The West African myth of ‘Why the Sun and Moon Live in the Sky’ because it’s a very human. It’s about a husband, Sun, who is overly generous and is beguiled into inviting the Ocean to visit. His wife is a bit disconcerted that she’ll have to put up with all Ocean’s children as well. In the end with Moon scolding her husband, they are left clinging to the rooftop of their home, while Ocean washes in with all her fish and crabs and creatures. Finally with their home completely awash and under water they are forced to go up into the sky. And from that day onwards disenchanted Moon has lived with the stars on the dark side of the sky away from her foolish husband, Sun. Niki Daly’s picturebook of ‘Why the Sun and Moon Live in the Sky’ is wonderful retelling worth looking out for. He has taken an African tale but used Renaissance imagery that works brilliantly.

4. Who is the mythical hero, heroine or being you most dislike, and what made you feel that way about them?
I’m not sure I dislike her but I think Ariadne is not to be trusted. She’s a bit of a minx. (nothing wrong with being a minx!) She was wily enough to know her mother and father’s ways. She knew about her mother’s lover and she knew how the Minotaur had come into existence. She was quite manipulative and coaxed Daedalus (I’m sure by flirting) to do exactly what she wanted… carve dolls for her, build a dancefloor at Knossos and devise a plan to help the handsome Theseus escape the labyrinth so she could run off with him. But I can’t really say I dislike her because she intrigued me so much that I once wrote a short story from her viewpoint.

5. Is there a mythical beast you are particularly fond of? If so, which one?
The Minotaur. I think he deserved better.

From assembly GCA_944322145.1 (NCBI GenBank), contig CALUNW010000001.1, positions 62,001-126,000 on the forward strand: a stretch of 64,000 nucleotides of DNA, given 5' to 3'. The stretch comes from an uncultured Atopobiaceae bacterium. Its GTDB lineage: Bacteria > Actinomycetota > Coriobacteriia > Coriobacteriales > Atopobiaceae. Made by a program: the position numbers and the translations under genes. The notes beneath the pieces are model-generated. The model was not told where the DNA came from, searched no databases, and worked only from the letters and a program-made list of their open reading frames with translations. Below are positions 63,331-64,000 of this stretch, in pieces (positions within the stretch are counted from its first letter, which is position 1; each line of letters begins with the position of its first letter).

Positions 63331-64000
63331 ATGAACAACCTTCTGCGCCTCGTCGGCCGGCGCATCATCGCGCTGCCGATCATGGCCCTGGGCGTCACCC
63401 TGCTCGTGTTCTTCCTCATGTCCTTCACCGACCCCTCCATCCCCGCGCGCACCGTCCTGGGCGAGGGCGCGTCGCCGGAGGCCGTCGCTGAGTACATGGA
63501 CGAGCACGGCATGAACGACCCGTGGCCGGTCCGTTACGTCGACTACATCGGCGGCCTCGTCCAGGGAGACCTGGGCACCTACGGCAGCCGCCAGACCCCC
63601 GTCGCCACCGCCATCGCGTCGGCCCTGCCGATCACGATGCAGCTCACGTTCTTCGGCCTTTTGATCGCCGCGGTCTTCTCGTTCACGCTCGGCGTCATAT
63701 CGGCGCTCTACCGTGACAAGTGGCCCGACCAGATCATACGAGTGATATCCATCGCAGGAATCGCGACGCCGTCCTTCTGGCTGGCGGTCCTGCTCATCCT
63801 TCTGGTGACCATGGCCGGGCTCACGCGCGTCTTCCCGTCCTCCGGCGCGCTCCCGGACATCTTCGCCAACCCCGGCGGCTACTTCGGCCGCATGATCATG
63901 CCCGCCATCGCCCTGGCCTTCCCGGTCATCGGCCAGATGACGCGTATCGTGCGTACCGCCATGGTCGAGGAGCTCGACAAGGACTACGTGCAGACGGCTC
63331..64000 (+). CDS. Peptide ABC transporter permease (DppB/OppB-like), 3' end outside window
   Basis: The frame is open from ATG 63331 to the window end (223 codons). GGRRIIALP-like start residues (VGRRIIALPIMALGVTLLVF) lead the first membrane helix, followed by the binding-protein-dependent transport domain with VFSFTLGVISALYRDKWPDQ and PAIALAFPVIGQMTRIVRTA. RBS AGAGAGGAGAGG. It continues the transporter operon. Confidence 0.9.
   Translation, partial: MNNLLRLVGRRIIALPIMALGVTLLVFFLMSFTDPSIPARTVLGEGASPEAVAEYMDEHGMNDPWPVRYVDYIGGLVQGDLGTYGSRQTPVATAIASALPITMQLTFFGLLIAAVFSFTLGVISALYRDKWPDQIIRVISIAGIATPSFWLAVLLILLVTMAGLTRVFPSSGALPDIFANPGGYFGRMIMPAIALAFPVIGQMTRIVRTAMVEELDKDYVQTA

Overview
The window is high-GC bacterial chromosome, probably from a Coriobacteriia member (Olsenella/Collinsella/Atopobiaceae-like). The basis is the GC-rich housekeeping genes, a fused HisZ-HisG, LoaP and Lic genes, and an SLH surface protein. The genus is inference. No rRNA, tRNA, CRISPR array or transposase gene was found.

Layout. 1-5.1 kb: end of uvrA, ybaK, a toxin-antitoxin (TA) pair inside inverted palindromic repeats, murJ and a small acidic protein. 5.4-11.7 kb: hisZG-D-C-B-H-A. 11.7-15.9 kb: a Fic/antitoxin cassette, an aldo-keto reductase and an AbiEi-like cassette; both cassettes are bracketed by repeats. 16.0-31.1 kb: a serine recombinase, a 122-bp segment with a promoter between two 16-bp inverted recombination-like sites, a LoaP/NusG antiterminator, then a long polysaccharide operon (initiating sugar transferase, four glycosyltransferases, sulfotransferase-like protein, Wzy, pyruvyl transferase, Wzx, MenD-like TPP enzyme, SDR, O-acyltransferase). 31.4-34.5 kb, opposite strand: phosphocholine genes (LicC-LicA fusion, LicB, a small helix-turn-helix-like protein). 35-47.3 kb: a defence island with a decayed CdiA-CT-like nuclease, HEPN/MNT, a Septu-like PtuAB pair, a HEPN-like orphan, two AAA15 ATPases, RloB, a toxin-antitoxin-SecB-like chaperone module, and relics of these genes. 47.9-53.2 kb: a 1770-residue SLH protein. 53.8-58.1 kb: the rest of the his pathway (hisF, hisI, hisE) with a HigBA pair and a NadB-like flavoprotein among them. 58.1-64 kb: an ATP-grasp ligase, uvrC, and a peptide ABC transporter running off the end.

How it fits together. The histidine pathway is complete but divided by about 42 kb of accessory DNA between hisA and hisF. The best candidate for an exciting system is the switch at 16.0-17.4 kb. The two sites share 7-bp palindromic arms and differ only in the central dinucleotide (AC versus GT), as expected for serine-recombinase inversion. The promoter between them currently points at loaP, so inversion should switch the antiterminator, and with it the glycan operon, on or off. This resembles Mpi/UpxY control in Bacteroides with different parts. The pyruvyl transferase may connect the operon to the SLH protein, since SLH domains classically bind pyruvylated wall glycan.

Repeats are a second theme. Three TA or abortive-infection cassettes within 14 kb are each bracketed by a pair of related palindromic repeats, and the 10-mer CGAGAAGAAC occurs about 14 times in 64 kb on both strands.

6. How have myths had an influence on your writing life, if at all? 
A visit to the Valley of the Kings, seeing the Star goddess, Nut, stretched across the ceiling of a tomb in the Valley of the Kings painted in shades of turquoise and cobalt as freshly as if the artist had just put down his brush, inspired me to write my picture book The Starbearer and from there I went on to write the two novels Eye of the Moon and Eye of the Sun set in Ancient Egypt.

And I must thank my father for the star myths I used in Fish Notes and Star Songs. The San people believe that every time a shooting star appears in the sky, a person dies… When a star falls a heart dies. The star’s noise dying away takes our heart with it. I find it quite breath-taking that they believe stars make sounds or songs.

7. If you could choose to be the demigod child of any one mythical god or goddess, which one would it be? Which power would you like to inherit from them—and what would you do with it? 
I’d like to be the Goddess of the Moon whether she was Diana, or Artemis, or even Hathor the Egyptian Goddess of the Moon as in my novel Eye of the Moon.  The Moon goddess is powerful yet at the same time she has a sense of being a woman. I love the idea that Artemis protected wild places where you could rest and gather strength and that she was very fast. I only discovered I could run fast when I was 40. What a waste. And I like that Diana was also the symbol of the creative insanity that comes with being a poet or artist (read writer for that as well I’m sure.)

More about Dianne:
I grew up on the southern tip of Africa. As a child I loved drawing which is just another way of telling stories. In another life I was an art teacher and a porcelain slipware artist. My first teenage novel was published in 1984. I haven’t stopped writing since – novels, short stories and picture books. My novel Boikie You Better Believe It was short-listed with JM Coetzee and won the M-net Award in South Africa and a short story has appeared in an anthology alongside Doris Lessing, Guy de Maupassant and Roahl Dahl amongst others.

I live in London with my husband and for some of the year on a beach in the southern hemisphere where whales visit. I’m a hopeless on Twitter because I forget, but then I’m hopeless at quite a few things – I can’t ride a bicycle!
Dianne's website is
She blogs at:


Nicky S (Absolute Vanilla) said...

Great interview, again - I was wondering when you'd reach someone who could do Southern African mythology here! ;-) The San myths are so rich and colourful - I always wish I knew them better.